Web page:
Wednesday, July 8, 2015

Billy Proctor

Billy Proctor is a legend on the BC coast. He is walking history that embodies the spirit of the fishing and hand-logging world here. He has spent his entire life fishing these waters and fighting for salmon. So when tied up to a dock in Echo Bay we trekked across the island to meet the legend and visit his museum. He has collected a lot of "junk", as he describes it, and it is housed in his museum. After a quick browse through the museum we started up a conversation with him. He was a little slow to open up but once he got going he had many interesting things to say.

We were headed around the top of Vancouver Island so Jason started the conversation by asking his advice for going over the Nawhitti Bar and around Cape Scott. He fished on the outside waters of Vancouver Island for years and his advice was as we expected, go over the bar at slack on a calm day. At 82 he is now fishing on the inside waters only but remembers the outside fondly. He talked about the changes in fishing over the years. He remembers when the Fisheries boats had machine guns mounted to gun down seals because they thought they were eating all of the fish and he remembers when citizens were paid to kill cougars, wolves and eagles, bringing these species to the brink of extinction. Now populations are thriving and he says there are too many predators and that we need a policy somewhere in between policies of the past and present as he watches dolphins, seals and orcas massacre his beloved salmon. He says it's hard to watch as dolphins and sea lions trail behind his boat and steal the fish from his lines. He spent years as a small-scale logger and decries the devastation that mechanized clear-cut logging has wreaked on the environment and salmon populations. He's worried about the hot temperatures and dry weather BC is experiencing. Rivers, along with their salmon spawning grounds, are drying up this year. He worries about the lasting effects it will have on the salmon population, perhaps losing entire runs. It was so interesting to talk to someone who lives in the middle and at forefront of these environmental battles. He speaks from a lifetime of experience in this area, so it was fascinating to listen to his practical viewpoints. He isn't in one camp or the other, he just has a lot of practical experience in the fishing and natural world of BC. He talked about problems of fish farms and how it takes 2.1 pounds of fish from the ocean to make 1 pound of fish on the farm. He says the farms are not cleaning up after themselves and have booming fish lice populations that are spreading out into the ocean and onto wild salmon. The fish lice are now immune to the chemical the farms were using to kill them so they've resorted to dumping peroxide into the ocean to try to kill them off. He told us about how one of the farms bulldozed an ancient First Nations shell midden unearthing human remains in the process, then tried to hide what they'd done, which brought us to the subject of ghosts.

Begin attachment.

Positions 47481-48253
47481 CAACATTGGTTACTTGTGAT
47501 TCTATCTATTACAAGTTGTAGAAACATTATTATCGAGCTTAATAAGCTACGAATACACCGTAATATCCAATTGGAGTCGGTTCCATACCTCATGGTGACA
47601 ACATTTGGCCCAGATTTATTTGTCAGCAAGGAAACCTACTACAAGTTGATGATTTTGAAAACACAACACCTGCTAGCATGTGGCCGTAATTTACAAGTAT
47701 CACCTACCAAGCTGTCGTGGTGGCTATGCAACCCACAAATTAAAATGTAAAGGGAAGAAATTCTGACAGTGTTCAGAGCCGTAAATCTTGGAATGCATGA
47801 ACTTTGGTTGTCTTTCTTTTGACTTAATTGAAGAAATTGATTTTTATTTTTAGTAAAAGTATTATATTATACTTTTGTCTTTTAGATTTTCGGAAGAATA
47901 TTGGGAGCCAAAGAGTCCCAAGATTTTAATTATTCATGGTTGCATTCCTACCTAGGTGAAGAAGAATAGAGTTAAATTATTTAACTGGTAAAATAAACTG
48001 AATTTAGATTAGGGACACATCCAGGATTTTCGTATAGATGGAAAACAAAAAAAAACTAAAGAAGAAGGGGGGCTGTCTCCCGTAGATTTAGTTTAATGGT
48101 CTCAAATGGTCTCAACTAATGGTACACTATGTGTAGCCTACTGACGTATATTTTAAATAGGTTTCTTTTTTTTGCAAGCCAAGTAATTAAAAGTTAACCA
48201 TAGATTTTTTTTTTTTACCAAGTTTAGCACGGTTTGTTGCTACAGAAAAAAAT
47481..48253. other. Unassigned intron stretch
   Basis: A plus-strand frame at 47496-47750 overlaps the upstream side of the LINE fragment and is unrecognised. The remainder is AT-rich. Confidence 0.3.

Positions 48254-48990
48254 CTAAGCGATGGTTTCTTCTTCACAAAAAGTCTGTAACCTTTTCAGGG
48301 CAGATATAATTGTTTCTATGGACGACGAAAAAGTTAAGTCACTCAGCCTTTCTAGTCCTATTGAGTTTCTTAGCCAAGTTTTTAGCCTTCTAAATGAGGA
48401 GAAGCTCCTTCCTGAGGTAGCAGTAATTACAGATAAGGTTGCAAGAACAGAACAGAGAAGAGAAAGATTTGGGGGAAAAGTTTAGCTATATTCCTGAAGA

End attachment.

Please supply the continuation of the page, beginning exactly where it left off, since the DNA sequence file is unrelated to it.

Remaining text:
Years ago, his daughter worked for the fish farm in question. In nine years she went through 132 employees, many leaving after claiming that the employee cabin was haunted. They would go to sleep at night and awake with a little old native woman dressed in cedar bark standing at the end of their bed. His daughter finally decided to spend the night there to see if the claims were true. That night the TV kept turning on and off, doors and windows opened and closed of their own accord. At Billy's urging she searched around in the bush and found seventeen human skulls that had been thrown into a pile. The fish farm had dug them up and then had thrown them out behind the cabin. She gathered them up and gave them a proper burial, after which there were no more reported hauntings.

Jason asked Billy if he had ever seen a Sasquatch. He shifted in his seat a little bit and looked at us sideways before admitting that he has seen some things he couldn't explain. In Bond Sound he was in his dinghy in four feet of water when he saw something stand up in front of him. At its full height it stood four feet up out of six foot deep water. It took off so fast that it created a wake that rocked his boat. Another time he came across footprints in a drying mudflat. They were about the length of a hand but narrower than a human print, no claws and walking on two feet with about an eighteen inch stride. He had never seen prints like that before and couldn't identify what animal they would have come from. Maybe they were young Sasquatch footprints? He brought his daughter back to see them and photographed them. Another time he was in Bond Sound hunting mountain sheep. He startled something next to the trail and the young hemlocks around him thrashed about. He initially thought it was a bear and continued on his way. On the way back he found the hemlocks all snapped at about eight feet and placed down into a bed, something he had never seen before. He got spooked and left quickly though he wishes he would have looked around for tracks or fur.

As our conversation wound down he brought us into his museum to show us his latest find, an ancient fishing spear. He walked us through the museum explaining some of his treasures and where he had found them. He then showed us a loggers bunk house he had made from a single tree he had cut down including all of the furniture inside. This spring he needed something to do so he built a little schoolhouse from stuff he had found and scavenged. We had occupied his time right up to dinner so we started back on the trail we had come from. We parted ways at his garden filled with beautiful flowers and a row boat filled with strawberry plants. We waved good-bye and watched him disappear up the trail to his house, while his friendly dog escorted us back across the island to our boat.

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